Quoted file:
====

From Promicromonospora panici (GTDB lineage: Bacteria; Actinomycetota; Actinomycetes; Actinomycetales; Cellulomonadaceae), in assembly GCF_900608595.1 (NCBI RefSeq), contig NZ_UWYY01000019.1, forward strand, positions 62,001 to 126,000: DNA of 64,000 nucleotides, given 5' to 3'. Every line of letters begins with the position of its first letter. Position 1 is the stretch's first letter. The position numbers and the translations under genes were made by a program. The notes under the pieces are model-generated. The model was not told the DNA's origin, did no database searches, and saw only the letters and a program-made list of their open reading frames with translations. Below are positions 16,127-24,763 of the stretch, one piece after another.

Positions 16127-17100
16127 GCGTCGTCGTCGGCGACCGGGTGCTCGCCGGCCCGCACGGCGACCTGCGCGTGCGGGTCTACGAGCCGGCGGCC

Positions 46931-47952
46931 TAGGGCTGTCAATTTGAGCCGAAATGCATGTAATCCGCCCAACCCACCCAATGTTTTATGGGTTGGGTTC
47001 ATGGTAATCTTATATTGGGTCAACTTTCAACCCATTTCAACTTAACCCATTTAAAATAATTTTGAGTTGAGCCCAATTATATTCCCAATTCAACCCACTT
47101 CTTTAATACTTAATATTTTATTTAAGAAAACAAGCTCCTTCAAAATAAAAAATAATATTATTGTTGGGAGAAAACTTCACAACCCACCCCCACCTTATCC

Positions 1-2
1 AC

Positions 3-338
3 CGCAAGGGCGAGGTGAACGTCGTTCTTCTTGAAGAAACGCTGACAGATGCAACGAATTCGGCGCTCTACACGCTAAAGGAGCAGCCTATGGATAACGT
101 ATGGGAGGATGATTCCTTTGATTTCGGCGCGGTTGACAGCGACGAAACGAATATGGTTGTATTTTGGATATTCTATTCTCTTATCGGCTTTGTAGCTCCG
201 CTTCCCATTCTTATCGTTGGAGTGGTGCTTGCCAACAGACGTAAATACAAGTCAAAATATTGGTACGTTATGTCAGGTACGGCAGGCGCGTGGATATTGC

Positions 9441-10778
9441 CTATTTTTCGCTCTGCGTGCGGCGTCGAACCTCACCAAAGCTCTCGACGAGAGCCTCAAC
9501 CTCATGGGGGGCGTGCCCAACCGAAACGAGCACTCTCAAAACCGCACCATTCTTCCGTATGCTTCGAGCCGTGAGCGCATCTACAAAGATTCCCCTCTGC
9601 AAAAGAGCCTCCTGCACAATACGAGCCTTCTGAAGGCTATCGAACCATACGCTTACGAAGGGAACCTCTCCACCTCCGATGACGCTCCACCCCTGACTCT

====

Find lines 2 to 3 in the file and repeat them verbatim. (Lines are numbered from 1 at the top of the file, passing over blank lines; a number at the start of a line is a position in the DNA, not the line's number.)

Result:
Positions 16127-17100
16127 GCGTCGTCGTCGGCGACCGGGTGCTCGCCGGCCCGCACGGCGACCTGCGCGTGCGGGTCTACGAGCCGGCGGCC